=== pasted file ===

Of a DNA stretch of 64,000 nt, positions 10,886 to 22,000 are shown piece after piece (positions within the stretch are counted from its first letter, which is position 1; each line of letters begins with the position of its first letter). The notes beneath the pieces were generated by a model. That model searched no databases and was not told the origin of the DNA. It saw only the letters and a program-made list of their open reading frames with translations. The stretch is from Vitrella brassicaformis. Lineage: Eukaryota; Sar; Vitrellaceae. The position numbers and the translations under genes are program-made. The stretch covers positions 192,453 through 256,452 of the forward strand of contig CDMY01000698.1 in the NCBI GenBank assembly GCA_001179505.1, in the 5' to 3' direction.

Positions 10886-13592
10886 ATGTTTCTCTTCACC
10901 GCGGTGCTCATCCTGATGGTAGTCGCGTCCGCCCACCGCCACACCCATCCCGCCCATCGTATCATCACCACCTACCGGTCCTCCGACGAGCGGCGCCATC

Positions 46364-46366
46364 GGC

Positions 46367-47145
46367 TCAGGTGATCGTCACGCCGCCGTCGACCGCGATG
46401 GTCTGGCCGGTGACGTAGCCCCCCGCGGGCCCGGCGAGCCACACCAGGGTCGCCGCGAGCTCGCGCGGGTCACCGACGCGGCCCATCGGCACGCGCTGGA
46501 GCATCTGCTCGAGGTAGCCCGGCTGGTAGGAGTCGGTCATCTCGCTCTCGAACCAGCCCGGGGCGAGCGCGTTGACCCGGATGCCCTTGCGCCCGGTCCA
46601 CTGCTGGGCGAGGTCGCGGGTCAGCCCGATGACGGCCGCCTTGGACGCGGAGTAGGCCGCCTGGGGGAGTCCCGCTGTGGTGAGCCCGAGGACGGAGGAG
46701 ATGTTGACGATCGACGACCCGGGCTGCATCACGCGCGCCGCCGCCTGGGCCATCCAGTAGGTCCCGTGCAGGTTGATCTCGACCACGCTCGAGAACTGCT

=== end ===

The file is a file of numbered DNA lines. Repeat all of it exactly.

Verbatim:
Of a DNA stretch of 64,000 nt, positions 10,886 to 22,000 are shown piece after piece (positions within the stretch are counted from its first letter, which is position 1; each line of letters begins with the position of its first letter). The notes beneath the pieces were generated by a model. That model searched no databases and was not told the origin of the DNA. It saw only the letters and a program-made list of their open reading frames with translations. The stretch is from Vitrella brassicaformis. Lineage: Eukaryota; Sar; Vitrellaceae. The position numbers and the translations under genes are program-made. The stretch covers positions 192,453 through 256,452 of the forward strand of contig CDMY01000698.1 in the NCBI GenBank assembly GCA_001179505.1, in the 5' to 3' direction.

Positions 10886-13592
10886 ATGTTTCTCTTCACC
10901 GCGGTGCTCATCCTGATGGTAGTCGCGTCCGCCCACCGCCACACCCATCCCGCCCATCGTATCATCACCACCTACCGGTCCTCCGACGAGCGGCGCCATC

Positions 46364-46366
46364 GGC

Positions 46367-47145
46367 TCAGGTGATCGTCACGCCGCCGTCGACCGCGATG
46401 GTCTGGCCGGTGACGTAGCCCCCCGCGGGCCCGGCGAGCCACACCAGGGTCGCCGCGAGCTCGCGCGGGTCACCGACGCGGCCCATCGGCACGCGCTGGA
46501 GCATCTGCTCGAGGTAGCCCGGCTGGTAGGAGTCGGTCATCTCGCTCTCGAACCAGCCCGGGGCGAGCGCGTTGACCCGGATGCCCTTGCGCCCGGTCCA
46601 CTGCTGGGCGAGGTCGCGGGTCAGCCCGATGACGGCCGCCTTGGACGCGGAGTAGGCCGCCTGGGGGAGTCCCGCTGTGGTGAGCCCGAGGACGGAGGAG
46701 ATGTTGACGATCGACGACCCGGGCTGCATCACGCGCGCCGCCGCCTGGGCCATCCAGTAGGTCCCGTGCAGGTTGATCTCGACCACGCTCGAGAACTGCT